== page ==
The agony, the agony, some more agony and the ecstasy #2: Design

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Blog entry by 404 - Not Found posted 02-21-2013 12:39 PM 1619 reads 0 times favorited 1 comment Add to Favorites Watch
« Part 1: Client meet Part 2 of The agony, the agony, some more agony and the ecstasy series Part 3: Estimate »

I feel good after the client meeting. I’ve taken my notes, taken everything I need to into account. They have a good idea of what they want, I have a good idea of what they want. Time to sit down and start drawing. I’m not going to worry about how much this is going to cost right now, just throw some ideas out there, take control of the mouse and start constructing this in 2-D.
It starts with an outline of the space this will take up, and it’s a big space. This has got to be functional, it’s no good looking pretty if it won’t fit anything. I’m toggling between my drawing program and Firefox for reference, pages of images of Victorian wardrobes, trying to find a common denominator, styling clues to draw inspiration from. I know the size, now it’s a case of working out the proportions to start, then the details, interior fit, incorporating everything the client wants in a package that I can build, transport and assemble in a seamless way.

Bun feet. I really like the look of them on some of the Googled images, but they won’t work for this application owing to the dips and rises in the floor over the 10’6” span. No kind of foot will do, this job is going on a plinth, it has to. This decision is really going to set the tone for the job, a plinth that the carcases can sit into. We discussed making this a breakfront, full length mirrors will be a feature – it’s natural to incorporate them in the middle section, breakfront it is, the plinth made in three sections so when it comes to installation, the bottom can be scribed to the floor. I’m seeing beads on most of the images I’m using for reference, a 1/2” bead to break the plinth and the carcase, it’s a nice feature, it’s so nice it deserves to be repeated on the frieze rail, it just looks right there. I know there will be a budget to work to, yes, it’s a fantastic old house, but these fantastic old houses are money pits. This is a design constraint, so I aim to keep it simple.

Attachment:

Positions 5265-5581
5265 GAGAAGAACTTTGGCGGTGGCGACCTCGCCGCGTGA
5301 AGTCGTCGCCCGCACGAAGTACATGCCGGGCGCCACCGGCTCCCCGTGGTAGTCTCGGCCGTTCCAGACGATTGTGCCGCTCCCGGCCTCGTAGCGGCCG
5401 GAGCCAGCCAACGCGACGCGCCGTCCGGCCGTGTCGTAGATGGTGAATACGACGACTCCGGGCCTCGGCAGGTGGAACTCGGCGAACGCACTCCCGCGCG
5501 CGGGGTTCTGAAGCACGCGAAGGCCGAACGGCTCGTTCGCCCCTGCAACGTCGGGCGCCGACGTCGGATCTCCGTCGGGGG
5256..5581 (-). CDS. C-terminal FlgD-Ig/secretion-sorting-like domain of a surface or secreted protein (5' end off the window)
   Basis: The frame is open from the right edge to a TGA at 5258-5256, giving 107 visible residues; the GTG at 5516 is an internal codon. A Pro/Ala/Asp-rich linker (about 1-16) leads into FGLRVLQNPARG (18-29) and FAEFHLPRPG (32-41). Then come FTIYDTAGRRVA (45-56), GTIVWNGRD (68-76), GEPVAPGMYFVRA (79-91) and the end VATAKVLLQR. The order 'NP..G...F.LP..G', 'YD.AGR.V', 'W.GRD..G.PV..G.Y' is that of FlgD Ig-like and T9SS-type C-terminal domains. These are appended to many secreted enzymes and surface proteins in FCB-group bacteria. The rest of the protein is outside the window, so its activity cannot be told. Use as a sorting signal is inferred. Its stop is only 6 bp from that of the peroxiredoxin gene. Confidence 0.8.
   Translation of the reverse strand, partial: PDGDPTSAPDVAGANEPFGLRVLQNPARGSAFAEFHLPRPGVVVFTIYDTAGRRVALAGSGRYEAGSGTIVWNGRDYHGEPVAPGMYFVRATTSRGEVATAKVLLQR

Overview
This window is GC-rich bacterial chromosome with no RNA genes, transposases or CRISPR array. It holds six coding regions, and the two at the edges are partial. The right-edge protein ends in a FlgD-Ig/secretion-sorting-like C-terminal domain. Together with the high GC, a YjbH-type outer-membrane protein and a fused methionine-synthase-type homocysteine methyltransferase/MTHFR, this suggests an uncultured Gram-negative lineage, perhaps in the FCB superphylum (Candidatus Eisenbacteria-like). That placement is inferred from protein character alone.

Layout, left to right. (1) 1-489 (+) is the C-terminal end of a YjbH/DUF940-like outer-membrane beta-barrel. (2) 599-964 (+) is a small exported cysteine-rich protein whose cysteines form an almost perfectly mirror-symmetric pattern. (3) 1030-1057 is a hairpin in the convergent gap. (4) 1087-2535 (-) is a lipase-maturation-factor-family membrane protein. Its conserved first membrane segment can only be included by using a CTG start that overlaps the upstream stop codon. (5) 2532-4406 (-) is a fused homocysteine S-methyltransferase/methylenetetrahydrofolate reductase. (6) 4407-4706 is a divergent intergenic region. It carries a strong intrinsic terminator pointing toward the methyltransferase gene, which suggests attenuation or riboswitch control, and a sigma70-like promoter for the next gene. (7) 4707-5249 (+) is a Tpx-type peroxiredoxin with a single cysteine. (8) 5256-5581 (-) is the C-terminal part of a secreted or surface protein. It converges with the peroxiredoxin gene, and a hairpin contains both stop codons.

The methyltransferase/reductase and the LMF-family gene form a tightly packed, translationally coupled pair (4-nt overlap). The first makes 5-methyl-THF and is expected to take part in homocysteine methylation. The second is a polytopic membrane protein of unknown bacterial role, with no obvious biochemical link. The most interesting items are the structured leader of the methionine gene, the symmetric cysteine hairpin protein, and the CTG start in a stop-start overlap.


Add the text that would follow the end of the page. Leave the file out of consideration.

For me, this is the design process. No decisions are made without good reason, whether that be it fits with the style, or it fits with the making.

Best not to do it all in one go. Take a break, look at it again tomorrow. If it looks right then, it probably is right. More thought, more Googling for reference in case there’s anything you missed. Questions. How can I do this? can I do this with what I have? Back for another session pushing the mouse around, this goes here, that goes there – until everything is in its right place.

I’m confident that what I have is close to my client’s expectations. Drawing saved, now for some slight variations drawn on layers, so I can toggle between versions.
Save them out as a pdf, compose an email, hit send. The waiting begins…

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367 posts in 1966 days

#1 posted 02-22-2013 04:45 AM

The agony is worth the reward.

-- Natalie - My mind is like a bad neighborhood, I don't like to go there alone.

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